Erwin Ewing, alias ‘A Guy Called Purple’, is a Turks & Caicos Islander, record producer, entrepreneur, record executive, and recording artist. He is the founder and CEO of Island Life Records and Bush Doctor Recordings. ‘Purple’ began his musical career in the early 90s while attending college in Miami, Florida, taking part in-studio sessions as an assistant engineer under the guidance of Percy Chin of Jah Life Records. Since the mid-2000s he has been working closely with producer/entrepreneur Ezroy Francis of the famed Phase One Record label, and the Mixing lab recording studio in Kingston Jamaica, where his production skills developed.
Listen to the ‘High Priest’ EP on Spotify!
A Guy Called Purple has played a key role in reintroducing the original roots reggae and dub sound, characterized by a heavy bassline and echoes from the 70s. The influential sounds of some of the founding fathers and musicians are evident in his reggae production, such as Sly & Robbie, Bongo Herman, Micky Chung, Skully Sims, Sticky, Flabba Holt, Clive Hunt, Bubbler, as well as many of the Jamaican reggae and dancehall artists. His Roots reggae productions and dub experiments can be found on the Island Life Records imprint.
- Tell us about that first track that put you on the map in the electronic scene and the journey since. How did you get started?
A track titled ‘The Future’ released in 2000 on the now defunct Pagan Records label, under the guise ‘Oil’, and it was this track which established me as an Electronic Music Producer. The journey so far has been an interesting one, and I have been fortunate enough to work with a wide range of artists. Since 2000 I’ve experimented with various genres and released tracks which are an eclectic mix. However, I always seem to return to House Music as my first love. I started out in my working life as a DJ, and then couldn’t pursue that full-time due to the nature of my career, so I began to produce music at various studios around Miami, Florida.
- Tell us about your latest project ‘High Priest EP’?
High Priest Ep is my second Ep released on Bush Doctor Recordings; the first Ep was titled ‘The Ritual’. High Priest is a true example of the sound that Bush Doctor is known for, which I like to describe as deep, dark and heavy. The tracks on the Ep itself are a range of Afro House (Bush Chemistry), Deep House (Listen to the Sound) & Afro Tech (Nebula, Afrotech). It includes a spectrum of the artists who are also on the imprint. I think there is a bit on the Ep for everyone into dance music with feeling.
- Tell us something we wouldn’t normally find out about you.
Hmm, that’s an interesting question. I think there are many things even close friends don’t know about me, as I tend to be a very behind the scenes type of fellow. I have an interesting heritage with Celtic, Caribbean, African, South American and Asian influences, which plays out in my music. A chameleon of sorts, I’m comfortable and quick to adapt to different cultural settings. So, to see more of me, stay tuned as I reveal more in each new production !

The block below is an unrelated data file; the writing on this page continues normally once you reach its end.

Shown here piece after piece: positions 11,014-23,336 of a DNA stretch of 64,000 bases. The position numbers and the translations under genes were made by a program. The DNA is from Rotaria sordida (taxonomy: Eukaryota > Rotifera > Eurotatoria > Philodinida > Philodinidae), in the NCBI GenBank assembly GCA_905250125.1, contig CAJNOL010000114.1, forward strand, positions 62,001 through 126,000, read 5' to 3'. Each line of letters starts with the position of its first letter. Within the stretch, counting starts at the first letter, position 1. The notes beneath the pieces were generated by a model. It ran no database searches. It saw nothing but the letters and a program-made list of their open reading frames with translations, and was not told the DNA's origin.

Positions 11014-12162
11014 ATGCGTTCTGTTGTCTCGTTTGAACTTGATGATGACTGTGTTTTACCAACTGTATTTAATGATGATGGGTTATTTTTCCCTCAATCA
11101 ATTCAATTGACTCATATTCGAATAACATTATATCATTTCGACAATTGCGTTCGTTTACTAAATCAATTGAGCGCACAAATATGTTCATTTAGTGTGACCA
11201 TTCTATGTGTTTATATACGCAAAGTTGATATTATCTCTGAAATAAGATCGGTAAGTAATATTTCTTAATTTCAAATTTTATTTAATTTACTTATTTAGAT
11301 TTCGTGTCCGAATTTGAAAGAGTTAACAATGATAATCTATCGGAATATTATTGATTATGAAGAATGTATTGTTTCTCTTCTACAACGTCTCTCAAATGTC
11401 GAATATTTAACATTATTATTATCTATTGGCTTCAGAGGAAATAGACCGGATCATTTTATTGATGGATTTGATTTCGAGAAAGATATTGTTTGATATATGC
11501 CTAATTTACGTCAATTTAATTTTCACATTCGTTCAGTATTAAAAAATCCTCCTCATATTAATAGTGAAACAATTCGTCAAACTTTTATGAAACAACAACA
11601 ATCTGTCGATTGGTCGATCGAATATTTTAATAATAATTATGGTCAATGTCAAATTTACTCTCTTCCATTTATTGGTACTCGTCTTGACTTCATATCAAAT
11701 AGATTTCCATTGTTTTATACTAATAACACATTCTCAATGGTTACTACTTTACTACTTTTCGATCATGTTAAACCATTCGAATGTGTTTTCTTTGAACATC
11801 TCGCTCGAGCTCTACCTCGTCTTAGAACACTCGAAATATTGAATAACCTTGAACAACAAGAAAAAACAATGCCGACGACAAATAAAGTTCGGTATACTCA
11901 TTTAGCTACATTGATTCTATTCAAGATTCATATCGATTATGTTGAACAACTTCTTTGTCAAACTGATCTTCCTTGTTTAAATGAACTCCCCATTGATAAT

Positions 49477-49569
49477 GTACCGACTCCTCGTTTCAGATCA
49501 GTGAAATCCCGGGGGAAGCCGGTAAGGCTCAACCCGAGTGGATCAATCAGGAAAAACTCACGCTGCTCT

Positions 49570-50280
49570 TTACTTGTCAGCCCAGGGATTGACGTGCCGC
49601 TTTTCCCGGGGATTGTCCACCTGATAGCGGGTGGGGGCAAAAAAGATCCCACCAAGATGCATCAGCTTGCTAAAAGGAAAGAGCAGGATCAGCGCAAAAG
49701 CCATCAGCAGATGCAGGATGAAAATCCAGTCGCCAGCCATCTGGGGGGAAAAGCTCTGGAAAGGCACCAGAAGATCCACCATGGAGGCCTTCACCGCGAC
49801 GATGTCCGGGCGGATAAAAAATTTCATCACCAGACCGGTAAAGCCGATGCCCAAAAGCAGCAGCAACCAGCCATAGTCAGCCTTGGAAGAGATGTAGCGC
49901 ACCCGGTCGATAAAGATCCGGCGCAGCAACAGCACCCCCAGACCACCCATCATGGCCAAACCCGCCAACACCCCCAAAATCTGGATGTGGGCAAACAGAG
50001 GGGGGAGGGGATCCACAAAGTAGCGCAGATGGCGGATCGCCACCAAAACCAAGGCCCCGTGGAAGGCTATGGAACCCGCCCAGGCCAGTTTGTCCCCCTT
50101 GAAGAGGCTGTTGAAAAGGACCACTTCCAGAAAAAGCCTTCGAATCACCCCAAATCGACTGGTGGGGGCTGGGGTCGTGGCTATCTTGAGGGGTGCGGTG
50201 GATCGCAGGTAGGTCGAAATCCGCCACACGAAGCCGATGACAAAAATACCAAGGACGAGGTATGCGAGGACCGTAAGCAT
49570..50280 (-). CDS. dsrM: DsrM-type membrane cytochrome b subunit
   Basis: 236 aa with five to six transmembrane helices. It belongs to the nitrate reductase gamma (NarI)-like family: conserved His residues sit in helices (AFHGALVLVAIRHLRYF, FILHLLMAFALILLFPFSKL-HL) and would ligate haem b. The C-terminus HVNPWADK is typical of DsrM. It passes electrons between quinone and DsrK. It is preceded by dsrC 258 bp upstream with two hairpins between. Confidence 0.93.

- Give us the name of one track that never gets old for you no matter how many times you listen to it?
It has to be two tracks; Bottom Heavy by Danny Tenaglia , and Bingo Bongo The Minutemen
- Dream collaboration and why?
It would be awesome to collaborate with any of the founding fathers such as Kevin Saunderson, or Derrick May. Carl Craig is also a producer I admire.
- If you could play any festival, which would it be?
- How do you get a track started? Tell us a bit about your production process. How long does it take you to complete a track on average and do you ever get writer’s block?
Starting a track varies for me. Most times I start with a basic drum pattern, then build up the sounds around that. Very rarely I start with keys and other sounds. I consider the drum to be the foundation of any dance music track, so that’s where I place a lot of focus.
- Latest track / EP? What are you working on currently? Tell us more!
High Priest will be out April 1st on all the music platforms. I am always working on ideas, and promoting projects as well as running the label and coordinating with the artists. My passion is producing sounds that evoke feeling and emotions, so I’m focusing on that right now.
- The relationship between the audience and the DJ is crucial, and yet it seems to be a fragile one – how do you see the balance between giving the crowd what they want and treating them to something new?
I am old school, and really don’t subscribe to DJs who go overboard to please the crowd with special antics. It’s the music that counts and which should speak for itself. In my day, the DJ was the person who played the music, and that’s it. As long as he/she played good music, that was what mattered. To me, the focus should be on the music and not the DJ as an entertainer. The audience should be enjoying the sounds and dancing, not watching the DJ!
A Guy Called Purple – ‘High Priest EP’ is OUT NOW! Get it HERE!